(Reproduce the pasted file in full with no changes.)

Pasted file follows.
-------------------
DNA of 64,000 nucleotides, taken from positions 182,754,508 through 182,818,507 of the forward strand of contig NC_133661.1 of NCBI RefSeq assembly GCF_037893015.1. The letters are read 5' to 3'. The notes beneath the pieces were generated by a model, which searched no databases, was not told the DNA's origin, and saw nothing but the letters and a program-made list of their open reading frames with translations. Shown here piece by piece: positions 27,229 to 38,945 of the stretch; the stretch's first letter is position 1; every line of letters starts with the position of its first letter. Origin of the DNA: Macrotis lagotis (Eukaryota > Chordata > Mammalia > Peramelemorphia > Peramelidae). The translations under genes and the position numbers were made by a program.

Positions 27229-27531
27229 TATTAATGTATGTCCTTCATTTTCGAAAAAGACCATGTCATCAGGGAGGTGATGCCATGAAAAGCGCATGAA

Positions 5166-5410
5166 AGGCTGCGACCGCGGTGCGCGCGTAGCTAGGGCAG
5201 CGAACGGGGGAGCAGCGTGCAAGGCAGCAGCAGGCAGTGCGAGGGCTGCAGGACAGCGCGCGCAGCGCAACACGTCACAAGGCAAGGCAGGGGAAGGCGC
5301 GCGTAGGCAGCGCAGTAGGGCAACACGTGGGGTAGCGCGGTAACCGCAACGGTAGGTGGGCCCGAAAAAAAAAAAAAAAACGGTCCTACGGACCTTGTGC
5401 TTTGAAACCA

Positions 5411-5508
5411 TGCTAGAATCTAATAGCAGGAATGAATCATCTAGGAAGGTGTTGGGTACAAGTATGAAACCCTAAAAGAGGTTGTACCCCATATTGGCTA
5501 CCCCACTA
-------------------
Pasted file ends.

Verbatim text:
DNA of 64,000 nucleotides, taken from positions 182,754,508 through 182,818,507 of the forward strand of contig NC_133661.1 of NCBI RefSeq assembly GCF_037893015.1. The letters are read 5' to 3'. The notes beneath the pieces were generated by a model, which searched no databases, was not told the DNA's origin, and saw nothing but the letters and a program-made list of their open reading frames with translations. Shown here piece by piece: positions 27,229 to 38,945 of the stretch; the stretch's first letter is position 1; every line of letters starts with the position of its first letter. Origin of the DNA: Macrotis lagotis (Eukaryota > Chordata > Mammalia > Peramelemorphia > Peramelidae). The translations under genes and the position numbers were made by a program.

Positions 27229-27531
27229 TATTAATGTATGTCCTTCATTTTCGAAAAAGACCATGTCATCAGGGAGGTGATGCCATGAAAAGCGCATGAA

Positions 5166-5410
5166 AGGCTGCGACCGCGGTGCGCGCGTAGCTAGGGCAG
5201 CGAACGGGGGAGCAGCGTGCAAGGCAGCAGCAGGCAGTGCGAGGGCTGCAGGACAGCGCGCGCAGCGCAACACGTCACAAGGCAAGGCAGGGGAAGGCGC
5301 GCGTAGGCAGCGCAGTAGGGCAACACGTGGGGTAGCGCGGTAACCGCAACGGTAGGTGGGCCCGAAAAAAAAAAAAAAAACGGTCCTACGGACCTTGTGC
5401 TTTGAAACCA

Positions 5411-5508
5411 TGCTAGAATCTAATAGCAGGAATGAATCATCTAGGAAGGTGTTGGGTACAAGTATGAAACCCTAAAAGAGGTTGTACCCCATATTGGCTA
5501 CCCCACTA